Steve Spriggs discusses private tuition and tuition tax in his latest post for Schools Improvement…
A new study suggests that parents who pay for private tuition to help their child get into grammar schools should pay extra tax as it gives the youngster an advantage. I think this is fine….as long as everyone who drives a BMW, has a holiday in Spain, lives in a semi-detached house and once bought a tin of biscuits from Harrods is also taxed more. Basically, anyone with some money. Anyone who is at an advantage.
I’m joking, of course. I think it’s a daft idea, and if it went ahead it would end up worsening the problem of elitism in our schooling system. Many ordinary families make multiple sacrifices, such as foreign holidays, new cars and meals out to pay for extra tuition because they are willing to do anything they can to ensure their child has the best education possible. By adding on to this cost, the middle-income family will be priced out and only the wealthiest will be able to afford it.
The idea has been proposed by academics at University College London following their study which found that over three-quarters of children who receive tutoring win a place at grammar school compared with 14 per cent of those who weren’t. However, it also found that the poorest children had less than a 10% chance of winning a place whereas children from the top quarter of highest-income families had a 40% chance of getting in.
We know money plays a part in every facet of society. But why penalise those who are doing their damnedest to buck that trend by saving hard to pay for extra tuition? Grammar schools are criticised for hindering social mobility but surely ordinary families who plough their money into extra tuition are a perfect example of social mobility. And if low-income parents from a council estate who might be in the poorest 10% mentioned above take on an extra part-time job to pay for tuition that enables their child to get into grammar school, isn’t that a good thing?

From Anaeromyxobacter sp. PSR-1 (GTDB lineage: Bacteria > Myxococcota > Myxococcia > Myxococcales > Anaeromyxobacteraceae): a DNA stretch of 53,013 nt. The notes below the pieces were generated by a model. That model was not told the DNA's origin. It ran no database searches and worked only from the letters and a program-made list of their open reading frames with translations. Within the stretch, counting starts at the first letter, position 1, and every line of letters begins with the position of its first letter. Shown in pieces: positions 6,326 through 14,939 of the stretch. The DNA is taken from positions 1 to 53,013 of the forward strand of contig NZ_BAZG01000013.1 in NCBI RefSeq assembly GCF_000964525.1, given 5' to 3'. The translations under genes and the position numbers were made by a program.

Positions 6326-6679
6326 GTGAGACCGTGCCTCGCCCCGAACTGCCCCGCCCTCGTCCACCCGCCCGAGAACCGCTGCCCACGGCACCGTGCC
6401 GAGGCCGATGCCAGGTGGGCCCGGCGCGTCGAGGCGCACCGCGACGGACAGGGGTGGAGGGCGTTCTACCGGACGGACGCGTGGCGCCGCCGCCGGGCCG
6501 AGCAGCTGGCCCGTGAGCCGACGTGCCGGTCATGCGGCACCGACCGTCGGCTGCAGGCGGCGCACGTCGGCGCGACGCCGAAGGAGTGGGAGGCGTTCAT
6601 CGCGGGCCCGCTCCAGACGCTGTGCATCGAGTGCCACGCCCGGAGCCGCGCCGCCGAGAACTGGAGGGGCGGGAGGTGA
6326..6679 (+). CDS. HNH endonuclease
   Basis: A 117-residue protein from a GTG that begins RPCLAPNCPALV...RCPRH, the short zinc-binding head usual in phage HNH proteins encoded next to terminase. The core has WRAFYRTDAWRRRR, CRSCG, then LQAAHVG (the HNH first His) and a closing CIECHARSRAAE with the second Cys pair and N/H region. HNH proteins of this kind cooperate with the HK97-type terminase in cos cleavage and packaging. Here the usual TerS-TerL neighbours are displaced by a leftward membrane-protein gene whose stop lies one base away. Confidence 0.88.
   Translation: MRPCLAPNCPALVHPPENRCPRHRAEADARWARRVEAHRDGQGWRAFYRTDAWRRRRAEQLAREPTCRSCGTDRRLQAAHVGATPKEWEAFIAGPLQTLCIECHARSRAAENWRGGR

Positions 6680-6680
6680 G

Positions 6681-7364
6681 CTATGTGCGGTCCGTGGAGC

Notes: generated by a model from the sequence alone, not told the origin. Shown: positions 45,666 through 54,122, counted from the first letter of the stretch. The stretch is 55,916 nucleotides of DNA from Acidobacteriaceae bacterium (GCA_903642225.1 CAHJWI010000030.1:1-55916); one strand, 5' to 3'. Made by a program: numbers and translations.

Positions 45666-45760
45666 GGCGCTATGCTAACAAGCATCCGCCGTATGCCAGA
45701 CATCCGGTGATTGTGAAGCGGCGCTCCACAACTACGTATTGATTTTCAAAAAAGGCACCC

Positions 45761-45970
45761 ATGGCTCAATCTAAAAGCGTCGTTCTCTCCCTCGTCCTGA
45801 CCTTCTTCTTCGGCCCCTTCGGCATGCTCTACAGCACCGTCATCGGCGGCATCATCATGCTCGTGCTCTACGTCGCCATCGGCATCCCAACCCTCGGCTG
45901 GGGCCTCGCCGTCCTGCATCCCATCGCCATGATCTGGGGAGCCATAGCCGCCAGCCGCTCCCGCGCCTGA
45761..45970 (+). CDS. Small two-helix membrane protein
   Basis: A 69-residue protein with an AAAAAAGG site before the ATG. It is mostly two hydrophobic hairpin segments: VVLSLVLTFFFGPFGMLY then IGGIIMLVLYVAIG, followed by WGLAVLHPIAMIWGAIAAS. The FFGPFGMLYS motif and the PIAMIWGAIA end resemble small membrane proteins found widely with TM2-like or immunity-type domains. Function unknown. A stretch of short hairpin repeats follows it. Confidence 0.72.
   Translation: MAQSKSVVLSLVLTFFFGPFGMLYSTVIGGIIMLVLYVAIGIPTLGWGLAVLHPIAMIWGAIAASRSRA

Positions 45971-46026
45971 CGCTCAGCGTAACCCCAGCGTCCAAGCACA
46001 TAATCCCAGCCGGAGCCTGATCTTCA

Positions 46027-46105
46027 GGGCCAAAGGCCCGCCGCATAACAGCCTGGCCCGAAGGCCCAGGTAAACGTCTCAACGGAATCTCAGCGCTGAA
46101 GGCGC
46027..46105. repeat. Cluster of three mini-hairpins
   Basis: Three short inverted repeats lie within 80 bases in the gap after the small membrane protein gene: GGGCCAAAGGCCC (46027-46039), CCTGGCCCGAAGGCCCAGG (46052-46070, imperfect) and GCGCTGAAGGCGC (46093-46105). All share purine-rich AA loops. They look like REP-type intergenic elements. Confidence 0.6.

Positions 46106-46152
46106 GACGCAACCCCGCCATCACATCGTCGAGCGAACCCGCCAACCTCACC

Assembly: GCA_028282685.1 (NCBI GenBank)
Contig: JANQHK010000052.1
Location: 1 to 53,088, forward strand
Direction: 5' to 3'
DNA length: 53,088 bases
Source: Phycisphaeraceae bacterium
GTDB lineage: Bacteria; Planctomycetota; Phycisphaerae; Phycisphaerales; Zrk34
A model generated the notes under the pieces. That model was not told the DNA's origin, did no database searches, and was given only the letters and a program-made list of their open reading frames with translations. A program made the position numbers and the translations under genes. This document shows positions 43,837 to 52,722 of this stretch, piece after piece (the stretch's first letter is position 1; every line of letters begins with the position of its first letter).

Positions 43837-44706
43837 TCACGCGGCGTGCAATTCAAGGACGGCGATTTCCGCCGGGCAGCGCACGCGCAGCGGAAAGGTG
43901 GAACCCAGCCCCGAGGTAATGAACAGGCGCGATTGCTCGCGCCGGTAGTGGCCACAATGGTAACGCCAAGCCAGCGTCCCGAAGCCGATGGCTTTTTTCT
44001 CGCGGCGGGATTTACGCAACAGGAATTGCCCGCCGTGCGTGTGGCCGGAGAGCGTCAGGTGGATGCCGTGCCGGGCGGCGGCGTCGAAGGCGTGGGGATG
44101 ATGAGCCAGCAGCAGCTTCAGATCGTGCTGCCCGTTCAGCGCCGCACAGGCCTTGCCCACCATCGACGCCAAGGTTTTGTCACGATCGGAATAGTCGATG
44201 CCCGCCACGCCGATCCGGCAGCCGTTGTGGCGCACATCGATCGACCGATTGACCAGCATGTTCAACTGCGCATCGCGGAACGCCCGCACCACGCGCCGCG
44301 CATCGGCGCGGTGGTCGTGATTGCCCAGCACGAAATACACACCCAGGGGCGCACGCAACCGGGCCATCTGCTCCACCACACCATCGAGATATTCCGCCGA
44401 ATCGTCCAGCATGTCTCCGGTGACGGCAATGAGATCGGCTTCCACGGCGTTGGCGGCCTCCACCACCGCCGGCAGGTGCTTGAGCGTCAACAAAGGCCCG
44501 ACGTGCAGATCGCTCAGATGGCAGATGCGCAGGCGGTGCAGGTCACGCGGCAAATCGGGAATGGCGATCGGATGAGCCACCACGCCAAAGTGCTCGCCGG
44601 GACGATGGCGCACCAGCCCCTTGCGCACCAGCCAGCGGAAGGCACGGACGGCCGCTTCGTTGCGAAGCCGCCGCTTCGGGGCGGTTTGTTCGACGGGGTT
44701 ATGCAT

The study’s John Jerrim told the Times Educational Supplement that the government “needs to explain how they are going to level the playing field between different income groups. I would envisage this as being levied on high-income families who use these services.”
Why should these parents bear the brunt of a new governmental policy? Higher-income families already pay more because they are taxed more on their earnings. They are taxed more if they own a bigger home or a more expensive car. Would you ask someone undergoing cancer treatment on the NHS who has used private healthcare at some stage in their lives to pay more to supplement a patient with a similar problem who has never paid for their healthcare? Of course not.
Private tuition isn’t usually a long-term commitment. Parents use it when they need it and don’t when they don’t. Hourly rates are starting to come down and online platforms make it easy to work with a tutor for £10 or £15 an hour. This is the same (or less) that you’d pay for football or singing lessons. Should we tax the parents extra in case they happen to produce the next David Beckham or Beyonce? I don’t think so.
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